New Sleaford and North Hykeham MP challenges Prime Minister on what can be done to ease workload of hard-pressed ambulance crews
Sleaford’s new Tory MP, Dr Caroline Johnson used her first question in the House of Commons to press the Prime Minister to do more to support rural ambulance services in light of the acute pressure they have been under over the Christmas and New Year period.
In Prime Minister’s Questions this afternoon (Wednesday) Dr Johnson used her personal knowledge of the health service to tackle her party leader on an issue that was also raised yesterday with the Health Secretary Jeremy Hunt by fellow Lincolnshire MPs Matt Warman and Edward Leigh, saying:
“I know from my career in medicine that the men and women of our East Midlands Ambulance Service do a brave and sterling job for the people of Sleaford and North Hykeham and others, saving people’s lives every day.
“East Midlands Ambulance Service responded to a total of 11,662 999 calls over the Christmas bank holiday weekend alone, 2,500 of which were in Lincolnshire.
“Will the Prime Minister join me in paying tribute to their dedication, particularly over the busy winter period, and tell the House what more the Government can do to support our ambulance services and improve response times in rural areas such as Sleaford and North Hykeham?”
The Prime Minister replied: “May I thank my hon. Friend for her question, and also for bringing her personal experience as a medical professional to this issue.
“We recognise that ambulance services are very busy, which is why we see over 2,000 more paramedics now compared with 2010, and we are increasing paramedic training places by over 60 per cent this year. Also, the Department of Health, NHS Employers and ambulance unions have agreed changes to the compensation for paramedics, potentially giving them a pay increase of up to £14,000 as they progress.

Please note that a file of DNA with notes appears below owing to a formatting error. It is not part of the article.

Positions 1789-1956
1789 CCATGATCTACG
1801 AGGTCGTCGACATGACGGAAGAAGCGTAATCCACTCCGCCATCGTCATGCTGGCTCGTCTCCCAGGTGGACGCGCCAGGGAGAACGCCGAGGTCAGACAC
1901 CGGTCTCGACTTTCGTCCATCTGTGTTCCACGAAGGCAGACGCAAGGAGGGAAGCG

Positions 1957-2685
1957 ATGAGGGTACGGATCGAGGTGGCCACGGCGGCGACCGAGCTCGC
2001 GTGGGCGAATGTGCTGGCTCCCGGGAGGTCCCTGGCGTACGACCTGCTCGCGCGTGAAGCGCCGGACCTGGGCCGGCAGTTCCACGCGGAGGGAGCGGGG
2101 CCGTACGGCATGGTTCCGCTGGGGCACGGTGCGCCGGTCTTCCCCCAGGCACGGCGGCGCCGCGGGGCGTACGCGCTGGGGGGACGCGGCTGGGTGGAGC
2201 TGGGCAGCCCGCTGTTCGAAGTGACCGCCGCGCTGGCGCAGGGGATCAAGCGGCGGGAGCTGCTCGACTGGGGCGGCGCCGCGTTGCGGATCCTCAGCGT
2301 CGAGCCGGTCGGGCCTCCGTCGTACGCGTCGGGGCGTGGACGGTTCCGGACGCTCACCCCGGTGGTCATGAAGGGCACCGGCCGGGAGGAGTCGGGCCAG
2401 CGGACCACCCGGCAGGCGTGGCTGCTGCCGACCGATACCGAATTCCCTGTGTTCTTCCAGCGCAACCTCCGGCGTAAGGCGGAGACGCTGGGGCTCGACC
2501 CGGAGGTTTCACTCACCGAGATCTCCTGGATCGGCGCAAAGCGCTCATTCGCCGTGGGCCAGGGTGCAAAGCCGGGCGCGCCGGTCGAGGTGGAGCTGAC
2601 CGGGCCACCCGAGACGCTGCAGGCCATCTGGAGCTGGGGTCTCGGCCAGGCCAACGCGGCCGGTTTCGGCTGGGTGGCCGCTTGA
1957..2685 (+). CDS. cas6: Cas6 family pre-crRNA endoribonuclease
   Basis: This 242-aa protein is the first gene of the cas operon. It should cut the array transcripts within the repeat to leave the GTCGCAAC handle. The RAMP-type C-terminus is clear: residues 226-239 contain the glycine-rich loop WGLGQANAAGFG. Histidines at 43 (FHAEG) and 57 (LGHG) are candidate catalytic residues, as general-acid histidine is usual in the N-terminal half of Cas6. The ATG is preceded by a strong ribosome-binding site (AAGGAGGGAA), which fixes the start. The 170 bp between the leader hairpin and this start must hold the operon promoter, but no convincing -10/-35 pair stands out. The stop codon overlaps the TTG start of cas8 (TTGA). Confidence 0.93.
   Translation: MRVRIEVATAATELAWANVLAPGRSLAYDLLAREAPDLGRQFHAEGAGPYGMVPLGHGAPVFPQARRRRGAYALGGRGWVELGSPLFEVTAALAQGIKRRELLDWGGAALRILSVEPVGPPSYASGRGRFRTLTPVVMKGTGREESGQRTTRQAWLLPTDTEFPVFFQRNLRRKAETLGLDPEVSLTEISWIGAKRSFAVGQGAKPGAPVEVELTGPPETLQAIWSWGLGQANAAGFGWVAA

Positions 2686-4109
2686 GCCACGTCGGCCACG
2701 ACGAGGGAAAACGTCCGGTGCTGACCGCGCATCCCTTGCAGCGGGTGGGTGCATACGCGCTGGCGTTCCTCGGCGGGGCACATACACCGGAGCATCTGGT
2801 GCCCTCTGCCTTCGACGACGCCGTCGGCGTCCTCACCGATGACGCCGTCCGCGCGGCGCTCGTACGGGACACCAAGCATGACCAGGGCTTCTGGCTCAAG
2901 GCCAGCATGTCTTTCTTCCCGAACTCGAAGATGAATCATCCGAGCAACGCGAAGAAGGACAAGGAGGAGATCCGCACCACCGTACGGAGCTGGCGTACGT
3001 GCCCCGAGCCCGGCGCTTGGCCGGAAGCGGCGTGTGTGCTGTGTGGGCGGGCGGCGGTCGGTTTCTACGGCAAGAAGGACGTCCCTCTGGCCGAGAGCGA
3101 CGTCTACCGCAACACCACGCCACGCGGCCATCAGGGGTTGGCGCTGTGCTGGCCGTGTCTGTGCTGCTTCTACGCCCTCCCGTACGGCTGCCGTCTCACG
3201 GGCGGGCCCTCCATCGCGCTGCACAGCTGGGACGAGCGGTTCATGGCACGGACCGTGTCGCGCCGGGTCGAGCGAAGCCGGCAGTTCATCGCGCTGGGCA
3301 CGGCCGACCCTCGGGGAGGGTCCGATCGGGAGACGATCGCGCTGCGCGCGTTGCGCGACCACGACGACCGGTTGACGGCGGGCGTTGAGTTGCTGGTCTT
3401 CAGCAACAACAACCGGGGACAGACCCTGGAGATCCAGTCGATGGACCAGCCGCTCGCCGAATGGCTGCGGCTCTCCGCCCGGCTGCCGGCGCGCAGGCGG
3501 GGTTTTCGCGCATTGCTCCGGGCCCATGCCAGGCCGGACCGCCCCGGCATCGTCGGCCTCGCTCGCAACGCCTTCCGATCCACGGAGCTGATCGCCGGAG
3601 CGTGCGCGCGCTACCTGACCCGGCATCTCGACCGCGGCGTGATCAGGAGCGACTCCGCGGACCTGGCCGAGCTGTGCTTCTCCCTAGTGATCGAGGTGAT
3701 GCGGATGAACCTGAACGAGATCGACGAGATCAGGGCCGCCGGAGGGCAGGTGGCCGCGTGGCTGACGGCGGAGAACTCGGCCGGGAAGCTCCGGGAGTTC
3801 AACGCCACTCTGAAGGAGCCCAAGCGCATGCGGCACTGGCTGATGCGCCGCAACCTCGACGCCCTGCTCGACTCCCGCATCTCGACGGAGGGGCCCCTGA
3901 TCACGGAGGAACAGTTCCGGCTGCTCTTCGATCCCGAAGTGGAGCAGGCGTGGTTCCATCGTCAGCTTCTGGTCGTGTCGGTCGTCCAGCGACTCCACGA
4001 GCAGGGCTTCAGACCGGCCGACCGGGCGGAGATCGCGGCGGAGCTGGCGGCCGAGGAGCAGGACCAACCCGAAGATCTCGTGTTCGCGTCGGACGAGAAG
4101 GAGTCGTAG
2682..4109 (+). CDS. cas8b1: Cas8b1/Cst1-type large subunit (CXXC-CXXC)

“We recognise the excellent work that they do.”
She also paid tribute they had been doing over the winter period.
Commenting afterwards, Dr Johnson said: “The medical and support staff at EMAS do a great job in challenging circumstances, coping with increased numbers of emergency calls in some very rural areas, and I am glad that the Prime Minister recognises this.
“I know from my own experience and from talking to my constituents that there are concerns about issues such as response times and handovers at our hospitals, and I intend to do what I can as an MP to push for improvements to be made.
“I will shortly be meeting with the EMAS Chief Executive to discuss these issues with him fully.”
* Dr Johnson’s question can be viewed here.